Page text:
Leila Aboulela (阿布列拉; 阿鮑蕾拉; 阿布雷雅; 莉拉·阿鲍蕾拉 萊雅‧阿布雷雅)

Peter Abrahams (彼得·亚伯拉罕姆斯)

Chinua Achebe (钦努阿•阿契贝)

Chimamanda Ngozi Adichie (奇玛曼达·恩戈齐·阿迪奇埃)

José Eduardo Agualusa (裘瑟·阿古瓦盧薩; 若泽·爱德华多·阿瓜卢萨)

Ama Ata Aidoo (阿玛·阿塔·艾杜)

Uwem Akpan (乌文·阿克潘)

T. M. Aluko

Mariama Bâ (瑪莉亞瑪·芭)

A. Igoni Barrett  (A. 伊各尼·巴雷特)

Ishmael Beah (伊斯梅尔·比亚)

Tahar Ben Jelloun (塔哈尔·本·杰伦)

C

Joyce Chigiya (乔伊斯·齐基娅)

  • Lake Haven 海文湖》(姜涛 译, 2014 年)

J. M. Coetzee (J.M.库切)

  • Age of Iron铁器时代》(文敏 译, 2013 年)
  • Boyhood: Scenes from Provincial Life男孩》(文敏 译, 2013 年)
  • Childhood of Jesus 耶稣的童年》(文敏 译, 2013 年)
  • Diary of a Bad Year  凶年纪事》(文敏 译, 2009 年)
  • Disgrace   《》(张冲  译, 2010 年)
  • In the Heart of the Country内陆深处》(文敏 译, 2007 年)
  • Life & Times of Michael K迈克尔·K 的生活和时代》(文敏 译, 2004 年)
  • Summertime夏日》(文敏 译, 2010 年)
  • Waiting for the Barbarians  《等待野蛮人》(文敏 译, 2003 年)

Mia Couto (米亚·科托)

  • confissão da leoa 《母狮的忏悔》( 马琳 译, 2018 )
  • Jerusalem 《耶路撒冷》(樊星 译, 2018 年 )
  • Terra Sonambula 《梦游之地》(中信出版集团预定出版: 2018 年)

[Read more…]

African Literature: On China’s Cultural Radar Yet?

Can Literary Imports Change Chinese Perceptions of Africa?, my piece on AfroLit in Chinese is up now at Sixth Tone:

Since the founding of the modern Chinese state in 1949, there have been three waves of African literary imports. The first, which emerged in the 1980s, was ideologically driven. Empowered by

Nigeria’s Chimamanda Adichie is hot in China: Her “Dear Ijeawele” (亲爱的安吉维拉), is due out in 3Q 2018 — her sixth book to appear in Chinese.

Beijing’s policy of promoting solidarity with the Third World and newly independent nations, state-run imprints like the Foreign Literature Publishing House translated and published a substantial number of African works such as those by the Nigerian writer Wole Soyinka, the Kenyan novelist Ngugi wa Thiong’o, the Senegalese poet (and former president) Léopold Sédar Senghor, and the Algerian writer Mouloud Mammeri. Anthologies of translated African folktales for children even appeared.

To learn about the 2ndand now the 3rd— most recent wave — click here.

For more about African writing in China, read Feminist: A Dirty Word in Xi Jinping’s China?, or check out my bilingual database of African prose in Chinese translation (非洲文学:中文译本).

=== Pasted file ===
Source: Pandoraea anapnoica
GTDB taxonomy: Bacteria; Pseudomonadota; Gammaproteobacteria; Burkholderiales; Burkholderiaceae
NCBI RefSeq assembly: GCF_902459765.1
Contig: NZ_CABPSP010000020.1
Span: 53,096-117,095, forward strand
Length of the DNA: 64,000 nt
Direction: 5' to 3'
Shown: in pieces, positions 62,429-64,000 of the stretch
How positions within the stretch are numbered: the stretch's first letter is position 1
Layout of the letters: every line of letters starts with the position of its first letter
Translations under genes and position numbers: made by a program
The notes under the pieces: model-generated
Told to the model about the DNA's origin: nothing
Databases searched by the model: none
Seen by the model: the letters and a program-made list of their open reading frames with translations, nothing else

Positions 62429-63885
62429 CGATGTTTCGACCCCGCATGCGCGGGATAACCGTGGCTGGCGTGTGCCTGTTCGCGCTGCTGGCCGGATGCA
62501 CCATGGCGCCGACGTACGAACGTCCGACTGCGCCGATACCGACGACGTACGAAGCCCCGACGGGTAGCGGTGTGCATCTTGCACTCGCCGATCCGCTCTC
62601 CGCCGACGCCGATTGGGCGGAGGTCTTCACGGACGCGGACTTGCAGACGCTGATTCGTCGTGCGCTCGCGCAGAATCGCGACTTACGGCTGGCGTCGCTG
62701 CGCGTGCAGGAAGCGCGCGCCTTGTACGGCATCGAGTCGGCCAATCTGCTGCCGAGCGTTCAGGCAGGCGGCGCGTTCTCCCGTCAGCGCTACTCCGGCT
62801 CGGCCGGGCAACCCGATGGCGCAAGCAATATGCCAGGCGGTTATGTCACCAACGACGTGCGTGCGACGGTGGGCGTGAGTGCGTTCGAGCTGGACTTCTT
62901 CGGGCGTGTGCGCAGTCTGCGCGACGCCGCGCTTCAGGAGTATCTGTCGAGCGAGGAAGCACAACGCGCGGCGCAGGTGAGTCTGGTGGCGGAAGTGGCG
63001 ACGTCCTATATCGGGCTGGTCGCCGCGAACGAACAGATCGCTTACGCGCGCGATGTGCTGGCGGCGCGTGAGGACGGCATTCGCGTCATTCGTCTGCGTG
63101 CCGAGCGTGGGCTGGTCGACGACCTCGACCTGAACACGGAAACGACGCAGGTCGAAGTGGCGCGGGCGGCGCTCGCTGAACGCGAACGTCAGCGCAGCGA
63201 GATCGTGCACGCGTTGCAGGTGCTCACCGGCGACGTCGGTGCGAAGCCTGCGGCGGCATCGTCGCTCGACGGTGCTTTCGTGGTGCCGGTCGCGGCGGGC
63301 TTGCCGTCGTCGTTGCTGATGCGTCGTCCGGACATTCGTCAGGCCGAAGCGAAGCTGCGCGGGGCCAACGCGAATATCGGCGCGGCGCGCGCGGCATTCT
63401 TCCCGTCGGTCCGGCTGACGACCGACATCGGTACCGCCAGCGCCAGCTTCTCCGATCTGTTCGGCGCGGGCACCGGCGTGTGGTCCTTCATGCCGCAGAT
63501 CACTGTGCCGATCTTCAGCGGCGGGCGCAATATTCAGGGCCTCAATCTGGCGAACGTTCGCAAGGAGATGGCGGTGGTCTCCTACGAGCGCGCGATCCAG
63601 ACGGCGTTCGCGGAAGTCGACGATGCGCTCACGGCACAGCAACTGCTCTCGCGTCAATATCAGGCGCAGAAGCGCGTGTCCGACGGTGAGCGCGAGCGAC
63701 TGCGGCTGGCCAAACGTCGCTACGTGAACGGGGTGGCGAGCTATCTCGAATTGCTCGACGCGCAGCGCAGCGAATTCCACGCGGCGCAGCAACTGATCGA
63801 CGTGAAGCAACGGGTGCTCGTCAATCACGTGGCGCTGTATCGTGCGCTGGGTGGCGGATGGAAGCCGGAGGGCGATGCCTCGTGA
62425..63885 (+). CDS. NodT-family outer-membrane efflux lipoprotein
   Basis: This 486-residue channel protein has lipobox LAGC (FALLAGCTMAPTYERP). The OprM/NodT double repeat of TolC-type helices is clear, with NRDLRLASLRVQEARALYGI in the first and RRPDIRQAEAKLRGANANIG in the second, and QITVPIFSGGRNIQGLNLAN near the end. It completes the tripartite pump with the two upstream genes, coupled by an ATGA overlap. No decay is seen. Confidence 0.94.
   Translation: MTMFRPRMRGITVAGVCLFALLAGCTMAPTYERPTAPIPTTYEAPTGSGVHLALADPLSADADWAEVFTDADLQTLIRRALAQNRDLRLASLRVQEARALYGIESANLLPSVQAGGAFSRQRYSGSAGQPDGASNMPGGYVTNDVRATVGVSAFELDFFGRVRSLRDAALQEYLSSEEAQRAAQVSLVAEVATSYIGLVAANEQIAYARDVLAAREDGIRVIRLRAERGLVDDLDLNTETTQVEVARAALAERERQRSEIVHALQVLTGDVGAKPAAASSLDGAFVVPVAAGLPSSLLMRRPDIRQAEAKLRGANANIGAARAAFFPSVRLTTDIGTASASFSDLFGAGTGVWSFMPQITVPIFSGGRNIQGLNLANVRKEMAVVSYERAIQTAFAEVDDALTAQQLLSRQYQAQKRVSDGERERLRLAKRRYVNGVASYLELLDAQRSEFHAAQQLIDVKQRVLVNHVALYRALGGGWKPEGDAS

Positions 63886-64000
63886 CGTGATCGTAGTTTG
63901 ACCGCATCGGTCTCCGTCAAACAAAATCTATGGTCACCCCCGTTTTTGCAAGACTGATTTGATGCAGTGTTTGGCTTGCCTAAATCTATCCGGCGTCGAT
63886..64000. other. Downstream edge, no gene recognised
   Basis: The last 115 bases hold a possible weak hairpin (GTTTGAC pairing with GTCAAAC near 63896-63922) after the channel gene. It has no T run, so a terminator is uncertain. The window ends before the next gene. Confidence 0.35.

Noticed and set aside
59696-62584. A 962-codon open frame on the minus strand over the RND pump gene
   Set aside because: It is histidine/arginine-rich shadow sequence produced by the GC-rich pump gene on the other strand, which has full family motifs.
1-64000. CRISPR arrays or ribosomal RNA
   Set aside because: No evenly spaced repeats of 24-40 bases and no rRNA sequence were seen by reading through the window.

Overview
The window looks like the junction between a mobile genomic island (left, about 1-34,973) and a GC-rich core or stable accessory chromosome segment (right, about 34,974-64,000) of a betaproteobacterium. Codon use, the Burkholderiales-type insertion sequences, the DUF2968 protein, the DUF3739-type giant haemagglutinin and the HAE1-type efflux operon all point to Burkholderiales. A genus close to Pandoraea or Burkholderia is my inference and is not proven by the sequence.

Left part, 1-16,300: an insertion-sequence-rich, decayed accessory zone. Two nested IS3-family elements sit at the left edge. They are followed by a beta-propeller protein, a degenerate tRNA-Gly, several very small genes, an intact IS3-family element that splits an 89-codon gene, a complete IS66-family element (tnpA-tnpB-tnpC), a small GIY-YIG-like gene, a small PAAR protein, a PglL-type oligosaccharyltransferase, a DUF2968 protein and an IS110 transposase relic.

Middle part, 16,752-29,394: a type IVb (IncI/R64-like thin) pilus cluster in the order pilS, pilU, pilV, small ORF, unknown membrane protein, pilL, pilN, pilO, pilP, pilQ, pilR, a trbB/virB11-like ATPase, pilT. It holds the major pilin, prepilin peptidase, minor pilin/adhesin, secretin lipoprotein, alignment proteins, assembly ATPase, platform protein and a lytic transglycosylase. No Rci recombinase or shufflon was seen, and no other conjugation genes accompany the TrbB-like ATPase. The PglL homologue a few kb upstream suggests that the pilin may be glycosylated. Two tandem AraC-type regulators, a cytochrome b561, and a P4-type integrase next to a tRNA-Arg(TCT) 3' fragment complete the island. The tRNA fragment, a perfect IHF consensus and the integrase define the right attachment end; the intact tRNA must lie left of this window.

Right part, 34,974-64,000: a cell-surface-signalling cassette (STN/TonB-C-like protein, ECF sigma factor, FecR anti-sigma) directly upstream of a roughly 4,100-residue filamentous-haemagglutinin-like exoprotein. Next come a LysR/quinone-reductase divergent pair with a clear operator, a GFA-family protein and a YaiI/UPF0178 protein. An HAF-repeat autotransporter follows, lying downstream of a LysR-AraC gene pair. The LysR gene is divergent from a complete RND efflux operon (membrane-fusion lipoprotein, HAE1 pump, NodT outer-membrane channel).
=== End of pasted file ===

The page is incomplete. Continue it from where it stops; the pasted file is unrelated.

Dystopia with Chinese Characteristics: An Excerpt from Sheng Keyi’s “The Metaphor Detox Centre”

Journalist Yao Minzhu became acquainted with a few fellow patients at the centre. Like them, she’d heard of shelters, treatment centres for drug addiction, mental health clinics
and so on, but only once she was dispatched to the Metaphor Detox Centre did she learn of its existence. She read the following introduction on the wall of the centre’s reception
hall:

As a society’s level of civilization progresses, new illnesses will always emerge to threaten the physical and mental health of the people. The Metaphor Malady is one such disease. It is a form of mental illness, but one that does not entirely belong to the psychological domain. During its initial stage it is not easily detectable; in its middle stage it affects social stability; and in the latter stage involves descent into a manic state of which the patient is unaware. Its potential for contagion and harm is not inferior to a ton of dynamite placed within a crowd.

At present, newly diagnosed cases are growing at a rate of over fifty per cent, sufferers in the mid- or late-stage account for eight per cent of the total affected population, and the mortality rate is four per cent. The government has allocated specialists and funds to establish the Metaphor Detox Centre, which is devoted to servicing the afflicted. The great majority do recover, and relapses are rare. Since the Centre was established it has repeatedly won praise from the authorities.

(The Metaphor Detox Center, excerpted from Sheng Keyi’s new novel, 锦灰.  This passage translated from the Chinese by Bruce Humes. Foreign language rights agent: Andrew Nurnberg)